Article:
The new release is faster, twice as stable, but there is no support for some older plug-ins
After several months of testing, Google has finally launched the 64-bit version of Chrome 37 for Windows. Developers say this release offers improved stability, security and speed over its 32-bit sibling.
For example, the new browser can decode YouTube videos 15 percent faster, and is 50 percent less likely to crash when rendering typical Web content. At the same time, the new Chrome drops support for 32-bit NAPI plug-ins.
Google launched the 64-bit version of Chrome in the Dev and Canary channels in June, and followed it up with a Beta version in July. The release takes advantage of the latest optimisation and security features in Windows 7 and Windows 8, for example access to more memory.
“Our measurements have shown that the native 64-bit version of Chrome has improved speed on many of our graphics and media benchmarks,” wrote Will Harris, software engineer and ‘embiggener of bits’ at Google.
“For example, the VP9 codec that’s used in High Definition YouTube videos shows a 15 percent improvement in decoding performance. Stability measurements from people opted into our Canary, Dev and Beta 64-bit channels confirm that 64-bit rendering engines are almost twice as stable as 32-bit engines when handling typical web content.
“Finally, on 64-bit, our ‘defence in depth’ security mitigations such as Partition Alloc are able to far more effectively defend against vulnerabilities that rely on controlling the memory layout of objects.”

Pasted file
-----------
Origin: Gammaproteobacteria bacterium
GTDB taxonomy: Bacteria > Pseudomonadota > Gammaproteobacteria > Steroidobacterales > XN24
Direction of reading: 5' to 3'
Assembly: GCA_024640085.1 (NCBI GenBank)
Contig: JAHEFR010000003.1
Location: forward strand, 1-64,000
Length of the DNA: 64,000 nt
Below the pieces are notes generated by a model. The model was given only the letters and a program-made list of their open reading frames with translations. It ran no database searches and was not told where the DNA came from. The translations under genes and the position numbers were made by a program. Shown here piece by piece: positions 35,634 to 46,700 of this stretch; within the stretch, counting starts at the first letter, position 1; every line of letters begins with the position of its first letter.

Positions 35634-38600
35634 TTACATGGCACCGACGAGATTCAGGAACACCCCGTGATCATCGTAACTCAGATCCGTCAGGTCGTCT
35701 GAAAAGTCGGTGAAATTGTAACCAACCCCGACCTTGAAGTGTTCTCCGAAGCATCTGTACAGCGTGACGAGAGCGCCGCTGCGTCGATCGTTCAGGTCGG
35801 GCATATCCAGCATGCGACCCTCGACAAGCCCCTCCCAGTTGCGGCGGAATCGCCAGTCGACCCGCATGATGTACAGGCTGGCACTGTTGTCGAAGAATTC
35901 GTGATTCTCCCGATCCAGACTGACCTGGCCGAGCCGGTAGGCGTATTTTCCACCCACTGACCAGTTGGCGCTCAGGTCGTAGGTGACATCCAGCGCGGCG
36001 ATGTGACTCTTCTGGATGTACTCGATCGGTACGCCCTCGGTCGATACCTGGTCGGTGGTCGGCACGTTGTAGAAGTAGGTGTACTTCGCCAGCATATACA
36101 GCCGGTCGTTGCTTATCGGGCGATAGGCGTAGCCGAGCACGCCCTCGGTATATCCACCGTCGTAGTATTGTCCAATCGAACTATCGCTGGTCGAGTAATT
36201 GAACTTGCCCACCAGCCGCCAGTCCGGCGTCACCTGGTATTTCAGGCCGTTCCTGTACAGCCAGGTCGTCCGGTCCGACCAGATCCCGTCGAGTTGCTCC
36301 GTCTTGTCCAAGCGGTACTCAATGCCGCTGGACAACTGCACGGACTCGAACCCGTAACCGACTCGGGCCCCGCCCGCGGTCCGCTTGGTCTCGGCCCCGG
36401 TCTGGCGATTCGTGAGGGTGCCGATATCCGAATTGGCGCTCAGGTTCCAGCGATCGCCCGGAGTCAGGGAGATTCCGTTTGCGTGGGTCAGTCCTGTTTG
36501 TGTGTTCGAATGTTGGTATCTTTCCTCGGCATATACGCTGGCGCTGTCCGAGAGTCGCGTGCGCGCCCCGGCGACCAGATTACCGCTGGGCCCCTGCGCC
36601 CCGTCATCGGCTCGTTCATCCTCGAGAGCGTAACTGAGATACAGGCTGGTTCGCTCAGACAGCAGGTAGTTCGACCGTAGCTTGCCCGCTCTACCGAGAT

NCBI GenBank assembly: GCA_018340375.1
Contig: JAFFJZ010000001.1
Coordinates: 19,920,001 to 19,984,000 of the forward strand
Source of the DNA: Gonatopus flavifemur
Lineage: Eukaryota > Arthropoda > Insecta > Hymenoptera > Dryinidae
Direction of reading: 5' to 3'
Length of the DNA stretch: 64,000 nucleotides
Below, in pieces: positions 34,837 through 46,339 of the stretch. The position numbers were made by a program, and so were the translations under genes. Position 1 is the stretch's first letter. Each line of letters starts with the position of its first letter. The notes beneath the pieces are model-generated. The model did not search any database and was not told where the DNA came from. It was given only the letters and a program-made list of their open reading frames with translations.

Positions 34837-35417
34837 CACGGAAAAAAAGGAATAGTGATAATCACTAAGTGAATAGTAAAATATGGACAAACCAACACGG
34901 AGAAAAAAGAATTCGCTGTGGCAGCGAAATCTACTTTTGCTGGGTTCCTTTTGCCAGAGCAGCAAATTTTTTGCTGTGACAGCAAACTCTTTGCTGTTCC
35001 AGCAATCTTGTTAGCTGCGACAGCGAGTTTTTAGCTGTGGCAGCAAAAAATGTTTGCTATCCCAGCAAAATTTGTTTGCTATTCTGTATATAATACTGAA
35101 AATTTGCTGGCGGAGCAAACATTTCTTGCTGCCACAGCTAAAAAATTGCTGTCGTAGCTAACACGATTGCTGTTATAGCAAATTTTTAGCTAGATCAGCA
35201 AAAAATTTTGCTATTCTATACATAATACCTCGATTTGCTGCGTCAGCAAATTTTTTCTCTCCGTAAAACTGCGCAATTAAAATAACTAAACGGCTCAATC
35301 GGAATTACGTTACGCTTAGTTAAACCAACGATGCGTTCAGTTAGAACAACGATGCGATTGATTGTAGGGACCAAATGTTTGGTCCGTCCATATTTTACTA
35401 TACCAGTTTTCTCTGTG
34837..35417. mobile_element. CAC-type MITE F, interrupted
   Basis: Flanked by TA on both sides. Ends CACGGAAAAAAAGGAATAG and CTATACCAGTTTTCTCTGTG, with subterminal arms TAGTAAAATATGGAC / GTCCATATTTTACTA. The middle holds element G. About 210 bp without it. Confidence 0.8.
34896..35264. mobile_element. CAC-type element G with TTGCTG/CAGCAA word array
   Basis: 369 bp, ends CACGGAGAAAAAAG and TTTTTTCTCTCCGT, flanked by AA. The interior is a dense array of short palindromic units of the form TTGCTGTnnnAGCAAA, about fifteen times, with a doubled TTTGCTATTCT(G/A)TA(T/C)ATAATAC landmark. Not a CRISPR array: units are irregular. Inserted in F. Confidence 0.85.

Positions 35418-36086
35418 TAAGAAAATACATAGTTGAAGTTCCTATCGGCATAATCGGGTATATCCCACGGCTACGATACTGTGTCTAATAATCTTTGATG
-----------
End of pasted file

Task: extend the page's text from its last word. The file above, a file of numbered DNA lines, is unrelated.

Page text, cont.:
32-bit version of Chrome is still available, so users willing to test the latest build should make sure they click on ‘Windows 64-bit’ when they are looking to update.
Harris said that 32-bit software development will continue for the foreseeable future, and 32-bit plugins will remain supported, at least until Chrome completely phases out the archaic Netscape Plugin Application Programming Interface (NPAPI).
A Google spokesperson previously described NPAPI as “a leading cause of hangs, crashes, security incidents, and code complexity” in Chrome. 32-bit NAPI support has already been scrapped from the 64-bit version of the browser, and the company expects to completely remove this technology from all versions of the browser by the end of the year, although it said the exact timing will depend on user feedback.
A 64-bit version of Chrome for MacOS is still in development.
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